Merchant Ship Construction book
    Cargo Operations book
    Tankers book (If applicable)
    Stability and Trim book (2nd Sailing Period)(almost all dry cargo ships have a LaDage Stability and Trim for the Ship's Officer in the Master’s professional library, and if you ask nicely the Captain will probably lend it to you)
    Humanities project book (2nd Sailing Period)
    Pocket notebook and pen (Keep on you AT ALL TIMES) (get on the ship or ashore in port)
    Dividers/Compass/Triangles (I wouldn’t pack these items. Many times navigation plotting equipment is left by the previous cadets, extra plotting equipment is also available on the bridge)
    Index Tabs for the Navigation Project
    World Atlas (2nd Sailing Period)(download a PDF atlas or use Google Earth instead)
    Sea Project Folders, Navigation booklets, and Notepads-Always take at least one more than you need
    Crummy Jeans and t-shirts for working on deck (absolutely, then throw them out when you get off. It’s a good way to get rid of your old clothes)

    ***If possible, buy the latest version of the Nautical Almanac for Celestial Navigation***
    (all ships have one or more on the bridge, no need to pack this. You can also download it free here http://www.navsoft.com/downloads.html if you absolutely have to have one)


    List for Engineers:

    Engineering Books (need for both sailing periods)

    • Harrington
    • Both Hunt Volumes
    • Hubert electrical book
    • Tools and Their Uses – not necessary to bring, but if you don’t know your tools, it may come in handy
    • PNE (Principles of Naval Engineering) – not necessary to bring, but could be helpful. Will have to purchase in the book store

    Naval Architecture Books (2nd sailing period only)

    • Merchant Ship Construction
    • Ship Construction
    • Applied Naval Architecture

    Miscellaneous items:

    • Channel locks (don’t bring any tools)
    • Crescent wrench (ditto above)
    • Safety Glasses - usually have a couple pairs on ship, but I recommend bringing your own (not necessary and the same goes for hearing protection, all ships carry adequate OSHA approved PPE)
    • Little note pad that you can fit in your pocket so you can take notes while working in the engine room (not necessary to pack)
    • Pen or pencil
    • Drawing kit (bring assorted drawing and lettering templates including a “French curve”)
    • Crummy jeans and t-shirts(as mentioned above, it’s good way to get rid of all your old clothes, after you’re done just throw them away)

    Note to Engineers:

    • Get your projects done the first time. The best way to start your sea projects is to draw at least one of the ship’s systems (ex. Lube oil system, jacket water system) each day from the Marine Propulsion and Ship System sea projects. Once those are done, complete the rest of your sea projects as you wish. Make sure to save your work on a jump drive, CD, or external hardrive.

    MISC Items:

    Movies (There are usually plenty on board, but it’s always good to have some yourself)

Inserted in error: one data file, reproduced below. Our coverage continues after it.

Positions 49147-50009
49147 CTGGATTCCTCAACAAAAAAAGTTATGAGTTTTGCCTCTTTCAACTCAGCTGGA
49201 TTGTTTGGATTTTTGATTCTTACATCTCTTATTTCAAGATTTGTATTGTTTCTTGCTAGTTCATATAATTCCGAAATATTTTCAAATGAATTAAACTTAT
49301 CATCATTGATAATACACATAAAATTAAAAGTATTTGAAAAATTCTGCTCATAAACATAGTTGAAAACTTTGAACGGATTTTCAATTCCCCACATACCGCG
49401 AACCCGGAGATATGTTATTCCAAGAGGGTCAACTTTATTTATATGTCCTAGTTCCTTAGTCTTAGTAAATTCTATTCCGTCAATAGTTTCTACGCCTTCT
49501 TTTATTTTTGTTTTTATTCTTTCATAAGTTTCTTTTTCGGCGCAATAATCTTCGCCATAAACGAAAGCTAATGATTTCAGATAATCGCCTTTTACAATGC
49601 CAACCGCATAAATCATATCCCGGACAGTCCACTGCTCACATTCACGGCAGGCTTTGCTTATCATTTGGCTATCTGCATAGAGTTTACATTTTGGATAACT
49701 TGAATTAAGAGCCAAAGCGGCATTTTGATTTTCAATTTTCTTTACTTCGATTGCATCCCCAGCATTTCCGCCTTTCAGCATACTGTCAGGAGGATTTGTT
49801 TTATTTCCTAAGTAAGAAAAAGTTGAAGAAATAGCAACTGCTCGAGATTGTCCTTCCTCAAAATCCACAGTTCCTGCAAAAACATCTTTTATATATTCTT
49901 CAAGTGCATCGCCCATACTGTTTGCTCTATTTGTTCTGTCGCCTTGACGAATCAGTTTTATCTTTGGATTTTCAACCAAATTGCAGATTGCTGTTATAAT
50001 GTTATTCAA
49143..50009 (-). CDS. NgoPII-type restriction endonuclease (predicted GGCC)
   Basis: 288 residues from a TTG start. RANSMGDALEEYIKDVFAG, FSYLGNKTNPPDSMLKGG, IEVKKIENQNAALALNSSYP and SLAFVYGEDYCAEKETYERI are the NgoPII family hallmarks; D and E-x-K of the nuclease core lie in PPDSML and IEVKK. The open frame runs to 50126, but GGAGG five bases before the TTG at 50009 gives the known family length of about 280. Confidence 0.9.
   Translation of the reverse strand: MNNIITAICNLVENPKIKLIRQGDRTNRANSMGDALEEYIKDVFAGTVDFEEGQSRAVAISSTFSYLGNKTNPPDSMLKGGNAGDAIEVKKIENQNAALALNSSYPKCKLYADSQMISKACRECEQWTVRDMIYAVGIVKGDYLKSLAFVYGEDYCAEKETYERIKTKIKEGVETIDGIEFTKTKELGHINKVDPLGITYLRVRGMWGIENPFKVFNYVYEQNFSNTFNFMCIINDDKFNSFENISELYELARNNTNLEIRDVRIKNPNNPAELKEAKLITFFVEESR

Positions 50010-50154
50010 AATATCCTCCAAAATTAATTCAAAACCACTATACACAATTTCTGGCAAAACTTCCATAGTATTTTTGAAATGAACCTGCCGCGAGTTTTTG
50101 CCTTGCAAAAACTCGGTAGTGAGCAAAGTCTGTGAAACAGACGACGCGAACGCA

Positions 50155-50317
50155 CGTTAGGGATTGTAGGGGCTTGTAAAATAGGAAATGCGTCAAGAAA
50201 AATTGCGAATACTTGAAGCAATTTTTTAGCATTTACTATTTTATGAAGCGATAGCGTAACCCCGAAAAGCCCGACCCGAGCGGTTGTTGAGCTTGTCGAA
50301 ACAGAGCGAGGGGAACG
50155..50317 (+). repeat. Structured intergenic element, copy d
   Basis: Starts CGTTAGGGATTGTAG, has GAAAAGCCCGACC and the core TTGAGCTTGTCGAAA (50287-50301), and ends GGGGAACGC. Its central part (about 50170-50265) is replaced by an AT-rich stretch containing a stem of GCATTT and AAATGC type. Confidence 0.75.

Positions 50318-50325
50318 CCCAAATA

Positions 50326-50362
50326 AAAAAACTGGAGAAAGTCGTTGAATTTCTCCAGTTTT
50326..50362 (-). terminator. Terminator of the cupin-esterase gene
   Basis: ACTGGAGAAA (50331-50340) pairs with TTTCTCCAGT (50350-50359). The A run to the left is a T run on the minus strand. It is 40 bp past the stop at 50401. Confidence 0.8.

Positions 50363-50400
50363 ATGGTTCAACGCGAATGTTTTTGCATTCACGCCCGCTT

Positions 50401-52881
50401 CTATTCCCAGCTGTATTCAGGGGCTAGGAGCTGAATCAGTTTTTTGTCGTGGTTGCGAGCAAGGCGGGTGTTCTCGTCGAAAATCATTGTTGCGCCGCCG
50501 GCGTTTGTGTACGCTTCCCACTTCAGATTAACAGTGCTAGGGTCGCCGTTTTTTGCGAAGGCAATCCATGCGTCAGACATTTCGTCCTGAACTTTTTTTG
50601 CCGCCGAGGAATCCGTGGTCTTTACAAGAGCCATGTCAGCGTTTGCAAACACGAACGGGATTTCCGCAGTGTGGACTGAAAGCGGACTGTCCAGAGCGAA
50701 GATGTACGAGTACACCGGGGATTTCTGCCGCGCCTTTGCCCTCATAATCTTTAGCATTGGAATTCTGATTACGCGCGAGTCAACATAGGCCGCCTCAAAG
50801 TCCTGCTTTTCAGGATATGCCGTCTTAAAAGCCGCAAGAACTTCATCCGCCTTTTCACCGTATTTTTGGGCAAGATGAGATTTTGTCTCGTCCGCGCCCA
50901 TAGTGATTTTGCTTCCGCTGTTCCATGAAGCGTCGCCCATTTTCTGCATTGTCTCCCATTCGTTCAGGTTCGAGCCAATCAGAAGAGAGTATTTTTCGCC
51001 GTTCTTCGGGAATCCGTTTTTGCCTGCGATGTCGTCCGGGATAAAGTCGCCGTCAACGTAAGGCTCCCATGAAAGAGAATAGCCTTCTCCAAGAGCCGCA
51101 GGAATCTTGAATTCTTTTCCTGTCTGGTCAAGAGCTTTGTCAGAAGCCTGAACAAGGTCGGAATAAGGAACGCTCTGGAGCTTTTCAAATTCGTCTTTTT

Leisure Reading
    Starter Money-Usually $200-$300 is a good estimate (at least $300)
    Directions


    REMEMBER, YOU CAN ONLY PACK UP TO 50 LBS. IN EACH BAG, SO PACK ACCORDINGLY AND SHOW YOUR MILITARY I.D. UPON CHECK-IN AT THE AIRPORT-SOMETIMES THEY LET YOU PACK MORE.

    You want to go “Schooner Rig” as we say in the Merchant Marine (as opposed to “Wing and Wing”). In other words you want to travel as light as possible. If you can, get the ‘scoop’ on what you will need from Cadets that have been aboard the ship you’re assigned to. They can help you tailor the above list. You can also try and get the ships email address and contact them directly to ask specific questions about items they have on board. I would send inquiries to the bridge or engine room email addresses and copy your department head (Chief Mate or Chief Engineer) and, of course, the Captain. If there are cadets currently on board you might even consider emailing them with your questions too.
     
  11. KPEngineer

    KPEngineer Eternal Father ...

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    Ditto most of Deepdraft1s comments. Extra emphasis on packing light and dont bring any tools. Advice to all Engine Cadets: don`t get caught with channel locks in your pocket. A small plastic caliper frquently comes in handy so you dont have to guess at what wrench size you need and make several trips to the tool shop.

    Find an upperclassman who can tell you exactly which books are wortrh taking and which are not. I remember Huberts book being a gold mine for the electrical project and MME Manual helpful, but not much else.

    My suggestion for drawings is to leave all that gear at school. Just make sketches on your ship and redo them all nice when you get back.

    Most of all, pack light. You need very little clothes beyond work clothes. One or two pairs at most. I was told to lay out everything you thought you needed then put half away and you would still have too much. Turned out to be pretty darn accurate.
     
  12. Fraidy Cat

    Fraidy Cat New Member

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    We got most of our son's stuff at the Tractor Supply Store (We have them in Texas, but I don't know about other states) It turns out he didn't need a lot of the stuff. Have your middie ask an older student who was assigned to the same route/type ship to find out what he REALLY needs. My son never used the rain gear and ended up GIVING it away simply because it took up too much room to keep hauling it from ship to ship.
     
  13. KPDADTX57

    KPDADTX57 Member

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    DS said this was the most important tool he had during sea year - will not rust, will not stab you if dropped, you can find it in a gale cause it's yellow, and it will cut through just about anything. Not cheap but well worth it.

    http://www.spyderco.com/catalog/details.php?product=172